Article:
“This is essential, because when 40% of the world’s inhabitants do not have access to education in the language they speak or understand best, it hinders their learning, as well as their access to heritage and cultural expressions. This year, special attention is being paid to multilingual education from early childhood, so that for children, their mother tongue is always an asset.”

Education is the focal point of this International Mother Language Day as the UN works to innovate ways to make education accessible in all languages. Children are disadvantaged when they don´t have access to education in a language they understand. Cognitive and intellectual development is faster when one has a good command of their mother tongue, and educational success is thus higher when students are taught in their mother languages. This educational success also impacts self-esteem, both inside and outside of the classroom. When children can communicate effectively with their teachers and peers, they overcome challenges and are empowered to excel both inside and outside the classroom.  

Research also demonstrates that proficiency in one’s mother language empowers children to not only reason better and think on their feet, but also helps them learn other languages. When a child develops strong reading and writing skills in their mother tongue, they can apply those skills to other language learning endeavors. However, when not given ample opportunity to develop their mother language skills before being forced to learn or speak another, they can struggle with pronunciation, grammar, and general ability to express themselves. This can lead to feelings of frustration and confusion when trying to communicate in any language⁠—but these negative emotions are ameliorated by mother language access resources.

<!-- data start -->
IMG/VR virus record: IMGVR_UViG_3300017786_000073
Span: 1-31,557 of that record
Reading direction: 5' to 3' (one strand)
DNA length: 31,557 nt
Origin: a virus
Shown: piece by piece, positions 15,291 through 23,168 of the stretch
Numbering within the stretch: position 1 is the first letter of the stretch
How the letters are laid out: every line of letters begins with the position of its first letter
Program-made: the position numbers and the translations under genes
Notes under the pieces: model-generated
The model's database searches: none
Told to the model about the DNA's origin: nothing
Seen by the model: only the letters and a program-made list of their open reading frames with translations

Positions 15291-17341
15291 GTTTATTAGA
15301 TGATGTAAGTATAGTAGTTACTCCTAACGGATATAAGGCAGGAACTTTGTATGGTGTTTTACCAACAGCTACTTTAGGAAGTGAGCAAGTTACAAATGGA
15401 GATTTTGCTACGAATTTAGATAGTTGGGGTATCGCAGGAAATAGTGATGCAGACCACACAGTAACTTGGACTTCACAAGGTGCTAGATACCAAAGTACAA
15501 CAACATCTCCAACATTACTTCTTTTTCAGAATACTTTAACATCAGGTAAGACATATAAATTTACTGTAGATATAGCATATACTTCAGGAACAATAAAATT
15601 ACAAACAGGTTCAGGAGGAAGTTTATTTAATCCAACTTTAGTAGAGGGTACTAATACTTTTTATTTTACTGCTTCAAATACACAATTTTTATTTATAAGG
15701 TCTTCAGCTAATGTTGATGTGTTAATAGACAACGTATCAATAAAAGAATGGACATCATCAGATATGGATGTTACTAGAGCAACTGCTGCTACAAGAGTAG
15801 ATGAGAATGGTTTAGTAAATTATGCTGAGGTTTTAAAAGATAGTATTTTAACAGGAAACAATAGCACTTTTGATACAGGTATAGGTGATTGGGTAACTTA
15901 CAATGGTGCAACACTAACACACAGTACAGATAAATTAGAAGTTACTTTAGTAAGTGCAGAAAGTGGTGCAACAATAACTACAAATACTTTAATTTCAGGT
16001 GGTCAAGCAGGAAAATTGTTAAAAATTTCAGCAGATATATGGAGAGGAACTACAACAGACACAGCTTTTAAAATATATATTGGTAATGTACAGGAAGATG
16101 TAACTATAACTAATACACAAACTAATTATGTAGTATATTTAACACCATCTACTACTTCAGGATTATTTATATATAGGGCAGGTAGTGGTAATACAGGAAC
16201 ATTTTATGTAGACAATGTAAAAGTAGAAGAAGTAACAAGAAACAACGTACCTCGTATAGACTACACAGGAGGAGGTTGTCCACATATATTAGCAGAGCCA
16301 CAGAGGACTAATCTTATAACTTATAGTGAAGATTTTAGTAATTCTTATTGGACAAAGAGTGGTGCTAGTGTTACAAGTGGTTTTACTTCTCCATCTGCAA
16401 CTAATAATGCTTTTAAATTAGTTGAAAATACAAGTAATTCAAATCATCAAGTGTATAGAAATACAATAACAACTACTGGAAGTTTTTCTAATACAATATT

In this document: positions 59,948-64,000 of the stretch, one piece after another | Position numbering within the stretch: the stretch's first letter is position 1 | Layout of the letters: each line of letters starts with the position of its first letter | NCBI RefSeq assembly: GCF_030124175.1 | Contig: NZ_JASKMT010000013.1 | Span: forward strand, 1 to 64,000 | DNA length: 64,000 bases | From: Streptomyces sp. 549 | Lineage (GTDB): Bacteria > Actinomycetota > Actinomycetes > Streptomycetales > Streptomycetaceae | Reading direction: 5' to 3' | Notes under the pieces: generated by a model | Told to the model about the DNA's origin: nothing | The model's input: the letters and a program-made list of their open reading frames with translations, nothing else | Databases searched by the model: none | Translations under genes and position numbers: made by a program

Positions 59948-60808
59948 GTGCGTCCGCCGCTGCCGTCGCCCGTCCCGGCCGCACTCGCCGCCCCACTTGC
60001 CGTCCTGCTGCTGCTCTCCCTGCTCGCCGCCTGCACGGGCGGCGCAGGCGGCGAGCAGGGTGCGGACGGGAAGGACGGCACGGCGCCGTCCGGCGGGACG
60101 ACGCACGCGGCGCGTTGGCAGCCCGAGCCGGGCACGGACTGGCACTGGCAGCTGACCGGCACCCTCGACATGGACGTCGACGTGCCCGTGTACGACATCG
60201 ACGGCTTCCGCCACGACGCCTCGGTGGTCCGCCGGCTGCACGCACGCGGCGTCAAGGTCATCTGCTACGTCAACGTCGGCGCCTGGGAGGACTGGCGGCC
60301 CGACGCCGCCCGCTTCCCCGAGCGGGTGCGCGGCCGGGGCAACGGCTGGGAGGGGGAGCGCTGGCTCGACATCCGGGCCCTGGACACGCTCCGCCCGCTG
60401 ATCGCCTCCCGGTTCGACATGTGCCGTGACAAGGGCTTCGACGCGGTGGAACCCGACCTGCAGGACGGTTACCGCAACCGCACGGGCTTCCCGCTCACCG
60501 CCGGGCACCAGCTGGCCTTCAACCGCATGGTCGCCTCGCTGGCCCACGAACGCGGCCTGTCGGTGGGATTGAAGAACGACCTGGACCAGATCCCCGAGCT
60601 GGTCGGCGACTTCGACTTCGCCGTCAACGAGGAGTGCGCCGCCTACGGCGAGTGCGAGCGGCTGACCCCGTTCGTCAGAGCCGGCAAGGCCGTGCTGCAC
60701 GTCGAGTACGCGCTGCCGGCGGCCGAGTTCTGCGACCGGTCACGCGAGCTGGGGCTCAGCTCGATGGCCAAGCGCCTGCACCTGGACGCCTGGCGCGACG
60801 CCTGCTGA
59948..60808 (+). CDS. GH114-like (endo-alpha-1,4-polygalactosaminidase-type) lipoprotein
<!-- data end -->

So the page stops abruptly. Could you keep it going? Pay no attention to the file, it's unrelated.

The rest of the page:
Mother Languages and the Future

Mother languages are not solely important because of education and the ways that language access tools allow all people to participate in society. Around the world, linguistic oppression has been a tool of control and marginalization for centuries. Linguistic liberation is at the center of addressing questions around climate change, sustainable development, and cultural diversity. Empowering people to use their mother languages enables them to access ancestral wisdom and ways of thinking about the earth and the economy. As humanity works to reconcile and reverse the destruction our industrial activities have caused, a revitalization of mother language use will lead to sustainable innovation for a culturally diverse and environmentally conscious future.

Ultimately, preserving our mother languages is important because they ensure a culturally and linguistically diverse future in a society where inclusivity is prioritized and the environment is protected. Cultural hegemony has wreaked havoc on Indigenous and marginalized populations around the world, and education and society should not amplify this issue by exclusively offering services in widely-spoken languages. Secretary-General of the Ghana Commission for UNESCO Ama Serwah Nerquay-Tetteh summarized this well on the occasion of this past International Mother Language Day by saying, “Who we are, is embodied in the language we speak and we must always remember that the day the last person who speaks our language dies, our traditions and entire cultural heritage dies with him.”

When reflecting on International Mother Language Day this year, let us all remember the important role our mother languages play in shaping identity and cultural pride while focusing on manifesting a society where no one is disadvantaged because of the language their family and community speaks.